"You look like you came off worse in a fight, look at those bags under her eyes," Bellatrix commented. Andromeda ignored her.

"Andromeda has been under the weather," Mother said diplomatically to Rabastan. "I was quite as ill last week—but we'll have her looking her most beautiful for your wedding photographs this afternoon."

"Yes, ma'am," he agreed.

"She's still thin, too," Mother said appraisingly, "but we'll soon put that right. More potatoes for Miss Andromeda, please, Hetty."

Andromeda's stomach gave another threatening heave as Hetty put another heaping spoonful on her plate. "No, thank you—"

No one seemed to hear her; they had all been served and were now chatting about the wedding, which was set for February. There was talk of a Lestrange-Black nogtail hunting trip sometime after the New Year, and Andromeda found that, as Rabastan was barely a part of this conversation, she too could get away with letting her mind wander.

"…Weren't you, Andy?"

Andromeda was just sipping some water when Bellatrix's words caught her ear. "Hm—what, Bella?"

"At Hogwarts. We were just discussing Cissy getting a poor mark from the Mudblood who teaches the Defense class this year," Bellatrix snorted.

"Language, Bellatrix, what must Rodolphus think of a mouth like that?" Mother chided, smiling beatifically at her.

Rodolphus smirked at Bellatrix, but she had her eyes on Andromeda, her face alight with the expression Andromeda had come to dread.

"Oh, he doesn't care, Mother," she said. "So, Andy?"

"What does Narcissa's teacher have to do with me?"

Bellatrix smiled more widely. "I was just saying that out of everyone here, you might be able to tell us what's going on in a Mudblood's mind. After all, you were friends with a few, weren't you?"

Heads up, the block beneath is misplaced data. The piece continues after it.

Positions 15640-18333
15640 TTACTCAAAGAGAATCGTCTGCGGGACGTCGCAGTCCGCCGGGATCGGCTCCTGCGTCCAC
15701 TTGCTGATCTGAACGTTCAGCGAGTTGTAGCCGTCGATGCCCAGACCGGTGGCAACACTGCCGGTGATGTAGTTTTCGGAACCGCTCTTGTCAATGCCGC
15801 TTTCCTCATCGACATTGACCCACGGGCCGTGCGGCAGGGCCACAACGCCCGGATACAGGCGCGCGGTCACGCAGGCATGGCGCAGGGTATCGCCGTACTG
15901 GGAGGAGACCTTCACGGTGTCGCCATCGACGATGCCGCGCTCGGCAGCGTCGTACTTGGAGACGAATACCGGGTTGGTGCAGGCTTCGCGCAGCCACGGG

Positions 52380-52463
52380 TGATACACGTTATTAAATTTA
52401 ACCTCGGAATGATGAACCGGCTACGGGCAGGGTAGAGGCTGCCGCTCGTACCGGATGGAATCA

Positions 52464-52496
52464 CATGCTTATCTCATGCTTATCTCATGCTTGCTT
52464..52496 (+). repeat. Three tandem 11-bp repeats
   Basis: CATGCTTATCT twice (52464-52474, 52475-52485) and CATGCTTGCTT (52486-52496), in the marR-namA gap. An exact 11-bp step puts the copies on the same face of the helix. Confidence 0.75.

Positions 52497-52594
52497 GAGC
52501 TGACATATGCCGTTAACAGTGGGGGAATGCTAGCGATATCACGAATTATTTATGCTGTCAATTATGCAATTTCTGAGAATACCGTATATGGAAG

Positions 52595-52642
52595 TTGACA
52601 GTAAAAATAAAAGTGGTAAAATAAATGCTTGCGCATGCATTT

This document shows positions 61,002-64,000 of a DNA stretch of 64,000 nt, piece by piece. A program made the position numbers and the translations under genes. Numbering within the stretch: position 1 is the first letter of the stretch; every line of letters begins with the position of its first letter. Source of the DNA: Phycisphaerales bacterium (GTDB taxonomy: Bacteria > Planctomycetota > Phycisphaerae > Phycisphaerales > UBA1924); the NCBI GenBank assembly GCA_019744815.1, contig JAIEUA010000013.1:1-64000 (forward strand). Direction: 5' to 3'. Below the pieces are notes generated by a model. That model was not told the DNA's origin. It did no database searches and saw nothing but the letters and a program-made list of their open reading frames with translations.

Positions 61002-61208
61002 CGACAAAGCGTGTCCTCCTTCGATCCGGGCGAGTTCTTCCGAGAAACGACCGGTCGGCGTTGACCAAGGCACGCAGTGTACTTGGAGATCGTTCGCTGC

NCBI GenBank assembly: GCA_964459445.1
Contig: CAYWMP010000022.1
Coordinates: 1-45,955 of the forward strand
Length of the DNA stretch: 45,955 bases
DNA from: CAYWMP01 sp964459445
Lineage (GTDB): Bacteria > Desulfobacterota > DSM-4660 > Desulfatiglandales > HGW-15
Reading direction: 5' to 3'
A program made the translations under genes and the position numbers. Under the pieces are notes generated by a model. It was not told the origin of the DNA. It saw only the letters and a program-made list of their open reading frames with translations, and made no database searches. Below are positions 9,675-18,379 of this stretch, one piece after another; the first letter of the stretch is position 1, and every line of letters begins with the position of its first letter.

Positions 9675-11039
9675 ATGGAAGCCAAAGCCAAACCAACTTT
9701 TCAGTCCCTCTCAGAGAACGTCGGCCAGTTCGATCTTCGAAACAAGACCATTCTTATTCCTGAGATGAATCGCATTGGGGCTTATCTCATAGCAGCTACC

Bile—or maybe some of the lunch she'd just eaten—rose in the back of Andromeda's throat. "Of course I wasn't," she murmured, just as her parents chimed in emphatically.

"What a thing to say, Bellatrix," Father said, chuckling. "Your poor sister doesn't need a remark like that from you, darling. She's more than made it clear who her true friends and family are."

Mother laughed as well, interrupting Bellatrix's response. "I shouldn't think they were really friends in any case—more like acquaintances, and she hasn't heard from them in months," she assured the Lestrange brothers.

"Not to worry, Mrs. Black. Our family is certainly sympathetic when it comes to the weakening of the old lines," Rodolphus said.

Rabastan gave a grunt of agreement. "It's impossible to make it through Hogwarts without running across some of that sort. And it's not like Dumbledore's making an effort to keep the filth out. I've heard about Mudblood Slytherins, even."

"Think of it," said Mother, shaking her head. "There have been far too many lapses at Hogwarts, lately. Do you know, I heard from a friend that the average O.W.L. scores have dropped so low…"

Andromeda lowered her gaze to her plate, trying to look calmly detached from the conversation, but in reality, her mind was racing, because a very real fear was taking root in her chest, freezing her from the inside out. She began counting frantically in her head. How many weeks since she'd run into Ted? And how many since…? No, surely…

"Hetty, we're ready for the cake, now," Mother said. "This is a recipe for spiced carrot cake I've been absolutely dying to have Hetty try," she told the table, as Hetty appeared and presented everyone with a slice of cake.